An Historical Point Of View
by Malcolm Macdonald, January 4, 2017
Some of you may have already paid your property taxes in full, some may have sent in half, with another half still due in the new year. Odds are the vast majority will pay by mail. Back in the late 1870s, taxes were collected at specific locations throughout the county by the Sheriff or his designee. On the Mendocino Coast, in those days, the most likely tax collection spot was at the Mendocino store of William Kelly. Mr. Kelly's vault reportedly exists to this day inside one of the 21st century shops at the same locale, corner of Main and Lansing Streets.
In the 1870s Mendocino was the major metropolis on the coastal side of the county. Fort Bragg had a lumber mill, on the flats near the mouth of the Noyo River, but by the autumn of 1878 that mill was failing financially. Taxes were not collected at Fort Bragg. If you lived in that vicinity you either walked or rode your horse to Mendocino and paid at Mr. Kelly's store or headed north to Kibesillah, a boomtown of the 1870s and 1880s you'd find approximately three and a quarter miles south of present day Westport. In the 1870s the closest tax collection locale south of Mendocino was found at Cuffey's Cove (near Elk).
In those bygone times when the county sheriff collected tax money by hand, carrying the proceeds back to the county seat in Ukiah via stagecoach or horseback, it may surprise some that by the summer of 1878, within the town of Mendocino, telephone service between the post office and the newspaper office was already in existence, scarcely two years after Alexander Graham Bell received his official patent for the device.
While Mendocino was the closest thing to a city on the coast in the 1870s it still lacked in key areas. The town had been devoid of a dentist for some time until John F. Wheeler began plying the trade in a room within Norton's Hotel (across the road from Mr. Kelly's store, and a tad east on the south side of Main Street). The impermanent nature of a dentist located in a hotel room was not lost on the town's leading citizen. William Heeser, the local newspaper editor and a promoter of his town (he was the largest property owner) as well as a gatherer of news, wrote this in October, 1878, “We were this week shown work performed by our dentist, Mr. Wheeler, which speaks very highly of him as being a first-class dentist. Those wishing work in his line should not fail to call on him at once, as by so doing they will benefit themselves, and also encourage a man of worth to locate in our midst.”
The criminally minded may have read the section about the Sheriff transporting a year's worth of tax money from the coast inland and thought that official ripe for the pickings. You wouldn't be far off. This space covered just such an 1879 robbery plan gone wrong within the pages of May 2012 issues of the AVA. We don't have time or space to recount all of those happenings here, but the illegal, murderous action began on the fringes of what is now Russian Gulch. Some of the 1879 bandits, who thought they would rob the tax collecting sheriff, may have made their escape by riding over Observatory Hill. This landmark rests approximately four miles east from the mouth of Russian Gulch and about a mile north of the Woodlands.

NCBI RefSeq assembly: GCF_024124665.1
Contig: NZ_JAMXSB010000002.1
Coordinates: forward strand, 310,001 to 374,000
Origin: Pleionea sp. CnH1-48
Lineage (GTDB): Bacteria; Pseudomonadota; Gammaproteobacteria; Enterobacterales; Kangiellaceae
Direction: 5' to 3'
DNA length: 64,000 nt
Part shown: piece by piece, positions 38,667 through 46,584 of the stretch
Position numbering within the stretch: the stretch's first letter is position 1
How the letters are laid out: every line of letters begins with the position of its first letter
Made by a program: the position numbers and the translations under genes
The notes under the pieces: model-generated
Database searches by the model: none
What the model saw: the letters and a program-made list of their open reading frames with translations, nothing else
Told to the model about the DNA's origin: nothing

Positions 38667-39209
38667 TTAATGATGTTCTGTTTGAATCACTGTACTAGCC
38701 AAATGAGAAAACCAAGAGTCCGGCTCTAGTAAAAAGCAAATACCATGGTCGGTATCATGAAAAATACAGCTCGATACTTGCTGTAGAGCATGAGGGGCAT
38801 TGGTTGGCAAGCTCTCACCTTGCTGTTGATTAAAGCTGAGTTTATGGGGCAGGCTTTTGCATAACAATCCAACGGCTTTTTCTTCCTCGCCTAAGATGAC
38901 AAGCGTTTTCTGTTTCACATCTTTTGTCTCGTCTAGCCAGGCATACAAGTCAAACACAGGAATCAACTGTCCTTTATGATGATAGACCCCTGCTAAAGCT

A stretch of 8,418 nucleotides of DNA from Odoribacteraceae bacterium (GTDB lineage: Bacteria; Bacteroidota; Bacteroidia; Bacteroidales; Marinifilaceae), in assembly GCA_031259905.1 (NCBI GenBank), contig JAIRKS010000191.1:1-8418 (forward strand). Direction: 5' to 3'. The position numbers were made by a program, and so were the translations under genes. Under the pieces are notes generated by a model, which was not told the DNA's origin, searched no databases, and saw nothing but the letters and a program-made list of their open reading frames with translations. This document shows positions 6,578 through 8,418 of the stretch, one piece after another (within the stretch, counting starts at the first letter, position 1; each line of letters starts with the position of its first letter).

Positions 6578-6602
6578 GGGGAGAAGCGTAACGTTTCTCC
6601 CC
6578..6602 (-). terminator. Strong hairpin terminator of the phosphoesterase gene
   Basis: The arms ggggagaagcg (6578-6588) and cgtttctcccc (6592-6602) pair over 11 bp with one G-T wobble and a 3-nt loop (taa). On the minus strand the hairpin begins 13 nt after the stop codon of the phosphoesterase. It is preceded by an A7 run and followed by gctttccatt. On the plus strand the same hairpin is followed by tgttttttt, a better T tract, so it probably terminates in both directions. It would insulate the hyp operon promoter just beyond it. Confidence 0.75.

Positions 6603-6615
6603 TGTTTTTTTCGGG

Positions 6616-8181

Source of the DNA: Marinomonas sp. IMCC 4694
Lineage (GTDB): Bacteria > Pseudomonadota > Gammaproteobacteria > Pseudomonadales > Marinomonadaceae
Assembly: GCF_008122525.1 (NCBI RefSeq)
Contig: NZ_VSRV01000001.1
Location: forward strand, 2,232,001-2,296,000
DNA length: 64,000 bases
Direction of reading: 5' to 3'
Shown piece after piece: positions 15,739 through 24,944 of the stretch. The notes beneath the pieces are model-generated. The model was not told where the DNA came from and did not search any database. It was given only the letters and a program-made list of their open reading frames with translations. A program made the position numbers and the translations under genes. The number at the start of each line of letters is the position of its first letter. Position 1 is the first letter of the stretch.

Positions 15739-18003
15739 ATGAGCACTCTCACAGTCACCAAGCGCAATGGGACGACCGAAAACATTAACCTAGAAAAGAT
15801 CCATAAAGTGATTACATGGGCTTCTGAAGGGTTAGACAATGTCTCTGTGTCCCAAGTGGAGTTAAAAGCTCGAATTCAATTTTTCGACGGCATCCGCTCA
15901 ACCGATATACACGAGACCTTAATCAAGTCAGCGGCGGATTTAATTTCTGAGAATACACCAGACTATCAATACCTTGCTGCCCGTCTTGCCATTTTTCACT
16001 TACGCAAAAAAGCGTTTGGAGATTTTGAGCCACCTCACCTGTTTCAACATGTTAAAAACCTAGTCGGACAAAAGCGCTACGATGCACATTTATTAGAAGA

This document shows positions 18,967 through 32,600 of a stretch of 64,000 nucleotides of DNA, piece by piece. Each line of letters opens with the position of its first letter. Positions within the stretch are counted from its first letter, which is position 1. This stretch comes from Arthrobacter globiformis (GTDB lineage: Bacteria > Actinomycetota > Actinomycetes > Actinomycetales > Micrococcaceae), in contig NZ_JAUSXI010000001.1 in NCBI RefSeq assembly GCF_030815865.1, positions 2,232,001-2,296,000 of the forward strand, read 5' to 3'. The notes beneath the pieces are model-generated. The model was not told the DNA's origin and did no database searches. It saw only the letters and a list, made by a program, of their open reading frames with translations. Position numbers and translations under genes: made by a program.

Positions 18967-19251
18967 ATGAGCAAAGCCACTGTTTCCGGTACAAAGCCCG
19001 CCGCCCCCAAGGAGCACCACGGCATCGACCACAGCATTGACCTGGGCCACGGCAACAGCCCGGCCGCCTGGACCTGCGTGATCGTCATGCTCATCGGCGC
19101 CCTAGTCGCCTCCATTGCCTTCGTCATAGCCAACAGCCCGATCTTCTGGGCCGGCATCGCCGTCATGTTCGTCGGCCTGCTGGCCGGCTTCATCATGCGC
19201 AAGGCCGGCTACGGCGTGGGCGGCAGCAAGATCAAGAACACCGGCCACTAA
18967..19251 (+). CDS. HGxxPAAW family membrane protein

The name Observatory Hill was a new one in 1879. In fact one has to travel back only a year to find out how the place earned its name. I'll leave you with this description from William Heeser, written one week before he encouraged the denizens of Mendocino to support the newly arrived dentist.
“Last Sunday we paid a visit to the observatory constructed by the Coast Survey, and received a kind invitation, though a little loathe to do so, and were tied with ropes to the elevator, and soon found ourselves swinging in mid-air, gradually rising above the tree and mountain tops. On arriving at the top of the structure we were loosened from our seat, and began the inspection of the formation of our “wooden country.” From this elevation one has a beautiful view of our county, being elevated above all the mountains except Cold Springs, San Hedran [sic], Blue Rock, Cahto, Chemise and Ukiah mountains, and one can see into Lake, Humboldt and Sonoma counties.
The belt of timberland presents a beautiful appearance, and can be traced from Shelter Cove to Point Arena with the naked eye, the mountain ridges and small valleys presenting themselves very plainly to view. The grand old ocean appears to be no more than a mile distant, and the fogs which dot it here and there form the loveliest natural scene we have ever witnessed.
After gazing at the beauties of nature to our heart’s content, Mr. Pratt informed us that he would signal the station on Cold Springs Mountain. The helioscope was brought into requisition, adjusted to take in the full blaze of the sun, and soon flashes seen by us were about the size of a hand, and as bright as the sun. After an hour's stay in the upper regions, we descended to terra firma greatly pleased with our view of the country, and under many obligations to Mr. Pratt for the kind courtesies shown us. No one should fail to pay a visit to the observatory, as it will repay the trouble a hundred fold.”
(Sadly, this historic point of view no longer exists, but readers can observe the author's website at malcolmmacdonaldoutlawford.com.)